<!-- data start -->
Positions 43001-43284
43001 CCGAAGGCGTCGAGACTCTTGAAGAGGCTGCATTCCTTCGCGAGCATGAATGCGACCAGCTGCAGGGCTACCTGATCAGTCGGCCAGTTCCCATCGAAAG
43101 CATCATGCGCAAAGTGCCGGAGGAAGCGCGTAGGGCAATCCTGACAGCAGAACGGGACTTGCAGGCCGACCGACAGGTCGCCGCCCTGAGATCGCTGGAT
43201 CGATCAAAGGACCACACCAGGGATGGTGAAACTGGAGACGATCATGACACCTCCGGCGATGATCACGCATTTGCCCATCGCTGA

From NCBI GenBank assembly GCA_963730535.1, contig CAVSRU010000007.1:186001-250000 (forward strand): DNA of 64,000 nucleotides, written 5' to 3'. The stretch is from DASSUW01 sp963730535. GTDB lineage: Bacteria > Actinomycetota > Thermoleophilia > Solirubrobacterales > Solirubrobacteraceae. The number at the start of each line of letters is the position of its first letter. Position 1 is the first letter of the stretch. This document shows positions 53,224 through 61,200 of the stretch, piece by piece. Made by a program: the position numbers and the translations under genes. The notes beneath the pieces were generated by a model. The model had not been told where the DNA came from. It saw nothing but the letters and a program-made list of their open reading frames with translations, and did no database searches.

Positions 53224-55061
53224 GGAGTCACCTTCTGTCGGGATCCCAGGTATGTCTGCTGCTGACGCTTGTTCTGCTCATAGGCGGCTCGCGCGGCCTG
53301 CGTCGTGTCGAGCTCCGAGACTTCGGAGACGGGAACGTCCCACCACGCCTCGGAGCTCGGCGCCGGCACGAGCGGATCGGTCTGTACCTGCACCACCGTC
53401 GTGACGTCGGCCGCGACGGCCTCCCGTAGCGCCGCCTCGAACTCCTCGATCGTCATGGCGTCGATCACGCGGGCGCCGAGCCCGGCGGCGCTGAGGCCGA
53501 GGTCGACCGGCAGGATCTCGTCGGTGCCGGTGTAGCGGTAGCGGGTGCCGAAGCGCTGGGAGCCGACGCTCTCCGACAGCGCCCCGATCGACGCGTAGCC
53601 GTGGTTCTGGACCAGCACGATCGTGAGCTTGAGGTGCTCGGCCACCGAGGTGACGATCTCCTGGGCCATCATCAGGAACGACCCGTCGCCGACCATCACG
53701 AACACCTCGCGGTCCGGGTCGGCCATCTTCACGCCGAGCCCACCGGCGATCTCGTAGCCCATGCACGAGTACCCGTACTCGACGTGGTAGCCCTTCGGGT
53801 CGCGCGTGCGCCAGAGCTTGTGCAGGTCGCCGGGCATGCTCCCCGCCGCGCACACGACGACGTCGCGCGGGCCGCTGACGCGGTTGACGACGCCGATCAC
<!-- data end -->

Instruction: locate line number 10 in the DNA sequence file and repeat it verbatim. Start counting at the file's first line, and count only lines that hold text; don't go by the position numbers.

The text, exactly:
53501 GGTCGACCGGCAGGATCTCGTCGGTGCCGGTGTAGCGGTAGCGGGTGCCGAAGCGCTGGGAGCCGACGCTCTCCGACAGCGCCCCGATCGACGCGTAGCC